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Coffee bean transport sizzles as cups fly

By ZHU WENQIAN | China Daily | Updated: 2023-06-01 09:50
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An employee roasts coffee beans at a shop in Lishui, Zhejiang province, in April. [Photo/Xinhua]

As coffee consumption in China rises, the freight transportation business of coffee beans has been booming, and first-tier cities remain key destinations for the highest quantity of coffee beans, according to a new report.

Suzhou, Jiangsu province; Kunming, Yunnan province; and Shanghai were the top three cities that received the largest volume of coffee beans in the past year, the report by truck-hailing platform Full Truck Alliance, released in May, showed.

In recent years, Suzhou has increased its deep processing facilities for coffee beans, and a number of renowned brands have set up their roasting bases in the city.

With a population of more than 10 million, Suzhou received nearly 90,000 metric tons of coffee beans last year, topping the list. The number is higher than the total volumes received by Shanghai and Tianjin, according to the report.

"The period between October and March is the major harvest season of coffee beans in China, and a large amount of fresh coffee fruits needs to be transported to roasting plants. It requires transportation by trucks to achieve rapid turnover and circulation," said Tao Ran, vice-president of Full Truck Alliance.

"After China optimized its COVID-19 response measures late last year, and with the resumption of work from offices in urban areas, the consumption of coffee has further gained momentum since March," Tao said.

This year, coffee sales are expected to reach 180 billion yuan ($25.3 billion), and the compound annual growth rate of coffee in the country is expected to touch 26 percent over the next few years, according to a projection by global consultancy Frost & Sullivan.

So far, more than 1,600 coffee outlets have been opened in Suzhou, and over 10,000 people are involved in coffee-related work. The city has shaped new types of consumption formats that integrate the consumption of coffee with bookstores, gardening and Chinese opera, the report found.

Meanwhile, Kunming in Southwest China's Yunnan province has become a transit hub for coffee beans, and a large amount of beans have been transported across the nation as well as overseas from the city. Yunnan has China's largest coffee cultivation area — the region is ideal for growing high-quality beans.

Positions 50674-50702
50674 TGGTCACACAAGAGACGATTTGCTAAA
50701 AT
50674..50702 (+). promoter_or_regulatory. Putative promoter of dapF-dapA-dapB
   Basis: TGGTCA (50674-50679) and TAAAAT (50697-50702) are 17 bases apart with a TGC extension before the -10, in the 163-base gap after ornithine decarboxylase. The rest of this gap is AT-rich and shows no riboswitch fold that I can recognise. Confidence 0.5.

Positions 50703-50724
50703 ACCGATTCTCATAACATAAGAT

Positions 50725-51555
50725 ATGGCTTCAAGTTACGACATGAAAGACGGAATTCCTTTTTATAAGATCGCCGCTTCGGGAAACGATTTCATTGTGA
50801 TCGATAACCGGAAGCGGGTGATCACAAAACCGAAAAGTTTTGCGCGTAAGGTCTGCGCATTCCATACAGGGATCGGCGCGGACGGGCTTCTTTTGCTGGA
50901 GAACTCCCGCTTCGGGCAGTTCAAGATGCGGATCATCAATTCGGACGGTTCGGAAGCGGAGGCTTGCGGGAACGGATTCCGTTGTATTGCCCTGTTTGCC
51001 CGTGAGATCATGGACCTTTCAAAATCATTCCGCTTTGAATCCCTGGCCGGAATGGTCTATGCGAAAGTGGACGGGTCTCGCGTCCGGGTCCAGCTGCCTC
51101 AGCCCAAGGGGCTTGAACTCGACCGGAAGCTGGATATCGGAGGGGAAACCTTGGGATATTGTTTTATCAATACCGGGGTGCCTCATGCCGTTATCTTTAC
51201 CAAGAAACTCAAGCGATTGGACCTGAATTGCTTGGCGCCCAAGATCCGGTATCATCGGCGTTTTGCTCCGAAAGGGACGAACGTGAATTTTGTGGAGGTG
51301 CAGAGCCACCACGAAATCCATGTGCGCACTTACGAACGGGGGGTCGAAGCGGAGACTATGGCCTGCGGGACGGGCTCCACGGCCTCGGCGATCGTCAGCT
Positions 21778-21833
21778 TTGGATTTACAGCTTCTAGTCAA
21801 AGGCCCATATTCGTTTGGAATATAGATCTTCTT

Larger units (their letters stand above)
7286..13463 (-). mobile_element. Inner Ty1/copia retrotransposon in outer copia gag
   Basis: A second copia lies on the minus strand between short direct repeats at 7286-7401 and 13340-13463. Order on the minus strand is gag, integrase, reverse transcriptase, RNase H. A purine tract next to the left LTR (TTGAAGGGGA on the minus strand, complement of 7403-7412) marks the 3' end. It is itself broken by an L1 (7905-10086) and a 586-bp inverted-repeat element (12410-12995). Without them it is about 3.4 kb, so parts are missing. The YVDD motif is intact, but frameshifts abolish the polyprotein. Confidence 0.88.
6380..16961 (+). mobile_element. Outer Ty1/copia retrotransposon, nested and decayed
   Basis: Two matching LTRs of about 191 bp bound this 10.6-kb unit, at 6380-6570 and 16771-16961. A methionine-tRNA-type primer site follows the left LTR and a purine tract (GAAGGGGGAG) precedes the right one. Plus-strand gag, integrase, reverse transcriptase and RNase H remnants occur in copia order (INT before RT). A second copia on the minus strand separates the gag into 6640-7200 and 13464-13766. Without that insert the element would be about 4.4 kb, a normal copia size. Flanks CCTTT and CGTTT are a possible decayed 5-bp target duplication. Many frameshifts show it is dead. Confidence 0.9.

Zhang Hang, a 35-year-old resident of Yunnan, has been involved in the coffee bean business for more than 15 years. He said it is important to extend the transportation chain to expand the business scale.

"Now, we can easily order transportation of coffee beans by trucks online. The service has lowered the cost of Yunnan coffee beans transported to other regions in China and overseas such as Southeast Asia. It has also helped raise the trading efficiency of coffee beans, and we have received more orders from customers," Zhang said.

Pu'er, a major coffee bean plantation area in Yunnan, is more than 4,000 kilometers away from Kunyu in the Xinjiang Uygur autonomous region, but the distance hasn't stopped the flavor of coffee from reaching local consumers in Xinjiang.

Data from Full Truck Alliance show that the farthest distance for which it received an order was from Yunnan to Xinjiang, transporting 34 tons of coffee beans.

The average per capita coffee consumption volume of office workers in China's first- and second-tier cities has reached about 300 cups annually, close to the level of mature markets. The level is significantly higher than the overall average on the Chinese mainland, which stands at nine cups a year, a research report by Deloitte revealed.

Driven by the development of the coffee industry chain, smaller cities have increasingly taken a significant position in the transport of coffee freight.

More coffee houses have opened in third- and fourth-tier cities in China, and coffee consumption volume has picked up rapidly in such cities, the report by Full Truck Alliance showed.

In terms of the volume growth rates of coffee beans that Chinese cities received in the past year, besides Shenzhen in Guangdong province, smaller cities such as Zhengzhou, Henan province;Foshan, Guangdong; and Xuzhou and Yancheng in Jiangsu, were among the top 10 cities that have seen fast growth, according to the report.

Ma Si contributed to this story.

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